• Boston Brown Bread tastes even better after resting for a day.
  • Wrap it well, store at room temperature, and when ready to serve, slice and toast it or pan-fry it in butter.

Can I Cook Boston Brown Bread in an Instant Pot or a Pressure Cooker?

Yes, you can steam the Boston Brown Bread in an Instant Pot or a pressure cooker.

  • Prepare the batter per this recipe.
  • Add 2 cups (480ml) of hot water and a trivet in the insert pot of the 6qt/8qt Instant Pot or pressure cooker. Put the baking dish or the can filled with the bread batter on the trivet.
  • Close the lid, cook on HIGH for 45 minutes then quickly release the pressure, or cook on HIGH for 30 minutes and naturally release the pressure.

How to Store Boston Brown Bread

Store leftovers in an airtight container at room temperature for up to three days.

FAQs

  • What kind of can should I use to make this bread?

    • Use a 28-ounce can, or steam the bread in two 14.5 or 15-ounce cans (if using the smaller cans, start checking for doneness at 30 minutes).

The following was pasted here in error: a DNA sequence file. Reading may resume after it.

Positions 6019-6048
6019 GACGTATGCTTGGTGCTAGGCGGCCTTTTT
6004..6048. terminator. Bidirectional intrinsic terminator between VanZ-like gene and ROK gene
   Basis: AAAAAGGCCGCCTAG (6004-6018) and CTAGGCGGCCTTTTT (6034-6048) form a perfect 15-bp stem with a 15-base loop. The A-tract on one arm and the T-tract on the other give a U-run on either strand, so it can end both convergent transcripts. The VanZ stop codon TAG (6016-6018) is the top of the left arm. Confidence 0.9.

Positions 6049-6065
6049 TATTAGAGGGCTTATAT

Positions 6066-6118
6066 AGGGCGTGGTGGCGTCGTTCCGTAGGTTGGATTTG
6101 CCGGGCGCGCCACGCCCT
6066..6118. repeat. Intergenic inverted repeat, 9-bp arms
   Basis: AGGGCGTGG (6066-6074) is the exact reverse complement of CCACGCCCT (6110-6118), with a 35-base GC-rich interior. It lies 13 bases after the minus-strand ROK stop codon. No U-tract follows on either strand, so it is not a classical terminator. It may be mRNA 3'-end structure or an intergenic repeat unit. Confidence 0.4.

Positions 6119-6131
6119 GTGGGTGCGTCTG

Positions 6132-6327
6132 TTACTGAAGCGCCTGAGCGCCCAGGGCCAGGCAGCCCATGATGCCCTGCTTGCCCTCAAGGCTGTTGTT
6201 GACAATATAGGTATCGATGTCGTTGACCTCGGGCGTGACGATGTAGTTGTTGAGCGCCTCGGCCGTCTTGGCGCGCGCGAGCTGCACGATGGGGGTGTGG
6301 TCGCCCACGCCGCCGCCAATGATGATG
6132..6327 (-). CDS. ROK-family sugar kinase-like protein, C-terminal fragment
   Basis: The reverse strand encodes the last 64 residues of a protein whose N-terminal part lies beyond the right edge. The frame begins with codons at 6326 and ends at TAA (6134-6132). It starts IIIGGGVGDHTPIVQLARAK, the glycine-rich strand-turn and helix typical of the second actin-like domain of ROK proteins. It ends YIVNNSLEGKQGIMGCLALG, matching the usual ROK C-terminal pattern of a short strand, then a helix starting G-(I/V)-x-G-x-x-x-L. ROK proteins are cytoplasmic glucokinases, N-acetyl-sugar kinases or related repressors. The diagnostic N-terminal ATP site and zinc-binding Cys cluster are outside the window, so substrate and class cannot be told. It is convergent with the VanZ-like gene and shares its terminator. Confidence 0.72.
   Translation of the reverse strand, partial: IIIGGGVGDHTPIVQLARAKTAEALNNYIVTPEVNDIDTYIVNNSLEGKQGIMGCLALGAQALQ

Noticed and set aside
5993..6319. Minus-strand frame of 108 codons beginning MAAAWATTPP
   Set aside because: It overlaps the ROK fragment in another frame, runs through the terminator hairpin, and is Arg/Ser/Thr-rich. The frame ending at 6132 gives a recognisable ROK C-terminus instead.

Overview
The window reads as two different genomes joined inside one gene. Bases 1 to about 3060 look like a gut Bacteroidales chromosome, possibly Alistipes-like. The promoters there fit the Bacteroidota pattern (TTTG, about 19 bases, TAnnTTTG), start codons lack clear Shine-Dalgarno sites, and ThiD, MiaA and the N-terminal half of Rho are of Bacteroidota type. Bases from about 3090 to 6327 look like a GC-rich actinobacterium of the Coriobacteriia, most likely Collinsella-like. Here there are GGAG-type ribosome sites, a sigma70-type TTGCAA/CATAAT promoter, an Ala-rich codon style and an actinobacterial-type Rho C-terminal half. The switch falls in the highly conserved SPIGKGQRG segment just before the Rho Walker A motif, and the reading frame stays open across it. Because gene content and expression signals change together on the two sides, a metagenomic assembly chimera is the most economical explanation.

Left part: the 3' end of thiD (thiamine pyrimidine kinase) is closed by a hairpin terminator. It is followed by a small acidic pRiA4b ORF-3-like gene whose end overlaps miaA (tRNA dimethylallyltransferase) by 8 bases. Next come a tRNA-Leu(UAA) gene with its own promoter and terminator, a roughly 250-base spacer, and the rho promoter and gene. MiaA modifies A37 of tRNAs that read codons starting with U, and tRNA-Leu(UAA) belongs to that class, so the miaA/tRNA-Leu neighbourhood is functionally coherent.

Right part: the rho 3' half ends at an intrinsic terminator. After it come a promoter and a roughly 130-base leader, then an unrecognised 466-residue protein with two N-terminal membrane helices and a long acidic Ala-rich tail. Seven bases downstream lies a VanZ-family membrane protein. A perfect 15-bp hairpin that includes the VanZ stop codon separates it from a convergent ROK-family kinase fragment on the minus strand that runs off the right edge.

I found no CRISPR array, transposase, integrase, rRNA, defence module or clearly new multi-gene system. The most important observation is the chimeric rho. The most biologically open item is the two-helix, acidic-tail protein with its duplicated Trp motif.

• Use a clean, non-BPA can (BPA is a type of non-stick coating in the lining of some cans. The label will tell you if the can contains BPA).
    • Remove the label from the can before using.
    • Butter the can and place a circle of buttered parchment on the bottom before filling. You can also rub cornmeal around the inside of the can as an extra precaution against sticking.
  • Can I make Boston Brown Bread vegan?

    • Yes, you can make Boston Brown Bread vegan.
    • Use our Buttermilk Substitute recipe and substitute a plant milk like almond or soy milk for the dairy milk.
    • Note that this may result in bread with a slightly different flavor and texture than bread made with the original recipe.

Soft, moist, sweet Boston Brown Bread is sliced and served with butter.

Gemma’s Pro Chef Tips

  • The cornmeal must be finely ground, or the bread’s texture will be a bit too coarse.
  • The can will fit better on a steamer insert or trivet rather than a steamer basket.
  • Before starting this recipe, make sure that you have a pot large enough to accommodate the can and the steamer insert and that the lid will fit snuggly. The bread won’t steam properly if the lid isn’t firmly in place.
  • If you like, you can add a half-cup of raisins or chopped dates to the batter.
  • If you don’t want to steam the bread, you can bake it in a water bath in the oven: preheat the oven to 325°F (165°C). Place the batter in a buttered loaf pan and place the loaf pan in a large roasting pan. Fill the roasting pan with boiling water, then bake and check the bread for doneness after 1½ hours.